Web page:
The tricks behind the alleged PDO wine swindle
Reserva de la Tierra allegedly managed to market millions of bottles by deceiving five Catalan PDOs and millions of consumers
BarcelonaScams that can be used to market wine have come to light in the case of Reserva de la Tierra. Reus's investigating court number 3 has subpoenaed six people responsible for this business group to appear in court on September 21 and 22. They are being investigated over the alleged fraud in the sale of Protected Designation of Origin (PDO) wine in which five Catalan designations have been affected: Terra Alta, Tarragona, Catalunya, Montsant and DOQ Priorat. In the order, the judge reveals some of the tricks the company used to market millions of bottles of wine with fake PDO labels, which often also broke regarding aging, carried fraudulent mentions in competitions and medals, and were sold at such low prices that, according to the magistrate, the makers of "real wines" could not compete
From 2019 to 2021, Reserva de la Tierra allegedly marketed over 40 million bottles of the five PDOs affected. The judge also provides details on the size of the fraud in its first two years: D.O. Terra Alta is the most damaged in terms of volume, since Reserva de la Tierra sold almost 22.4 million bottles, a figure 13 times higher than authorised by the PDO and exceeding by five million bottles the total production of all the wineries in the area; in the Tarragona designation, 6.3 million bottles were sold, 25 times the authorised amount and almost three times the production of the entire designation. Regarding DO Catalunya, the wine marketed by Reserva de la Tierra (2.7 million bottles) is 2.8 times the amount authorised; for DOQ Priorat (1.3 million) it is nine times higher, and for DO Montsant (27,408 bottles), it was four times the amount.
The case's investigation was based on an initial complaint from DOQ Priorat, DO Montsant and DO Terra Alta, and the judge believes that the facts could constitute crimes against industrial property, fraud, misleading advertising and forgery. In total, police calculate fraudulent wines would have brought the company an income of around €20m each year, which would be equivalent to 50% of the 30 to 35 million bottles per year that Reserva de la Tierra, the main marketer of the wines and sole partner of Viña Tridado, which in most cases was in charge of making or bottling the wines, while the counterfeit labels were made by Adhesivos Orcajada from Murcia.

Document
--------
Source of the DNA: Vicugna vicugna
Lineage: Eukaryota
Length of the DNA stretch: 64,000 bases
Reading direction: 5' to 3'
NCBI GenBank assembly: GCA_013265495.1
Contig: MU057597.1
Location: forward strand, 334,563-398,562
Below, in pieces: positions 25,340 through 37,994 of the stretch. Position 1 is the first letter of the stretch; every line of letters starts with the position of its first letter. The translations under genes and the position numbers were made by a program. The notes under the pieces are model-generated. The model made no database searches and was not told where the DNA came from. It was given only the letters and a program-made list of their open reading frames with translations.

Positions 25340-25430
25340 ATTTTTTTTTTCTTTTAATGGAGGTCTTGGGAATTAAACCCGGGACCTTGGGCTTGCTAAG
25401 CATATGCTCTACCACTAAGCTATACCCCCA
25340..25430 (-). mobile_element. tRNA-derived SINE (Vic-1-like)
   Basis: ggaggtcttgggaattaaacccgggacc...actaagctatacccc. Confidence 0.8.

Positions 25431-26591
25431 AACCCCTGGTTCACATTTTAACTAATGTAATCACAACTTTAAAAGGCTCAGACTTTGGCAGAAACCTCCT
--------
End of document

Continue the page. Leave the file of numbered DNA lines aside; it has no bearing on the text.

The wines were allegedly sold through four supermarket chains (Mercadona, Lidl, Charter-Consum and Aldi). They were distributed in Spain, but also throughout the European Union and in countries such as the United States, China and Brazil, as well as via the Internet. The judge specifies that, for now, there is no evidence that clearly indicates that the supermarkets knew about the alleged fraud. According to the judge, the origin and quality of the fraudulent wine "is unknown", but he points out that Reserva de la Tierra had external tanks for rent and acquired millions of litres each year from suppliers, especially in La Mancha and at low cost. There were wines whose aging or origin was incorrectly labelled, using brands which were not made known to the PDO authorities, such as Valentía Simba Lion Crianza or Vega del Origon.
Revelations in the company's e-mails
The order mentions internal company emails. One contains instructions to avoid being caught in future inspection controls. According to the judge, these include "hiding the main warehouse as if they belonged to another company" or hiding certain wines and labels. In another email, they explain it is necessary to differentiate between three types of wine samples: stock wine, to be bottled and sold; improved wine, to convince more professional buyers; and competition wines, "prepared expressly to obtain a score" a wine tasting competition.
There were also "quality problems", warns the judge: the "most serious" was in July 2020, when "after a series of repeated complaints Reserva de la Tierra suggested destroying an entire batch to Lidl". Following another problem with a non-alcoholic wine, the company proposed emptying the bottles, adding a disinfectant additive and re-bottle them, while in order to export some wines to Japan it proposed to eliminate from the list of additives the ones that are not authorised in the Asian country, instead of modifying the winemaking process. The courts will have to determine whether the fraud has been sufficiently proven.